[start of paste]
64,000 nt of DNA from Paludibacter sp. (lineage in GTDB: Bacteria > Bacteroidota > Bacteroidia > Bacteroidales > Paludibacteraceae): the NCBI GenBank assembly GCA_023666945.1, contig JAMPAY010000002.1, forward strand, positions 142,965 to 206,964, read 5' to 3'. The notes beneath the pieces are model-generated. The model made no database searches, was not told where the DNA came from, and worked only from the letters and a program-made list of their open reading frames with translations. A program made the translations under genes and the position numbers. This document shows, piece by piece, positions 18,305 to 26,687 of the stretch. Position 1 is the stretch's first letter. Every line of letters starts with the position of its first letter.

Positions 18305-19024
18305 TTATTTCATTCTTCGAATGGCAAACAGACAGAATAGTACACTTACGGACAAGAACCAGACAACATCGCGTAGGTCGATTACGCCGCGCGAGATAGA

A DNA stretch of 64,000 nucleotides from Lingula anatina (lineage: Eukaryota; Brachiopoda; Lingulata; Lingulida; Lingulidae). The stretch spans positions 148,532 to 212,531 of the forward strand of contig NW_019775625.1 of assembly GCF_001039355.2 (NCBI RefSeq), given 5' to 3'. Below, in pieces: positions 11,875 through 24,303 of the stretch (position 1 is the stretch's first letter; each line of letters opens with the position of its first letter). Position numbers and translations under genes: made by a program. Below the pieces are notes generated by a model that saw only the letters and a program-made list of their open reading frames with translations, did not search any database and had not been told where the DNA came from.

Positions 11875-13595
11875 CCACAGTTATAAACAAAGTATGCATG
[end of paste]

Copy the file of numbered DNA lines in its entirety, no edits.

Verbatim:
64,000 nt of DNA from Paludibacter sp. (lineage in GTDB: Bacteria > Bacteroidota > Bacteroidia > Bacteroidales > Paludibacteraceae): the NCBI GenBank assembly GCA_023666945.1, contig JAMPAY010000002.1, forward strand, positions 142,965 to 206,964, read 5' to 3'. The notes beneath the pieces are model-generated. The model made no database searches, was not told where the DNA came from, and worked only from the letters and a program-made list of their open reading frames with translations. A program made the translations under genes and the position numbers. This document shows, piece by piece, positions 18,305 to 26,687 of the stretch. Position 1 is the stretch's first letter. Every line of letters starts with the position of its first letter.

Positions 18305-19024
18305 TTATTTCATTCTTCGAATGGCAAACAGACAGAATAGTACACTTACGGACAAGAACCAGACAACATCGCGTAGGTCGATTACGCCGCGCGAGATAGA

A DNA stretch of 64,000 nucleotides from Lingula anatina (lineage: Eukaryota; Brachiopoda; Lingulata; Lingulida; Lingulidae). The stretch spans positions 148,532 to 212,531 of the forward strand of contig NW_019775625.1 of assembly GCF_001039355.2 (NCBI RefSeq), given 5' to 3'. Below, in pieces: positions 11,875 through 24,303 of the stretch (position 1 is the stretch's first letter; each line of letters opens with the position of its first letter). Position numbers and translations under genes: made by a program. Below the pieces are notes generated by a model that saw only the letters and a program-made list of their open reading frames with translations, did not search any database and had not been told where the DNA came from.

Positions 11875-13595
11875 CCACAGTTATAAACAAAGTATGCATG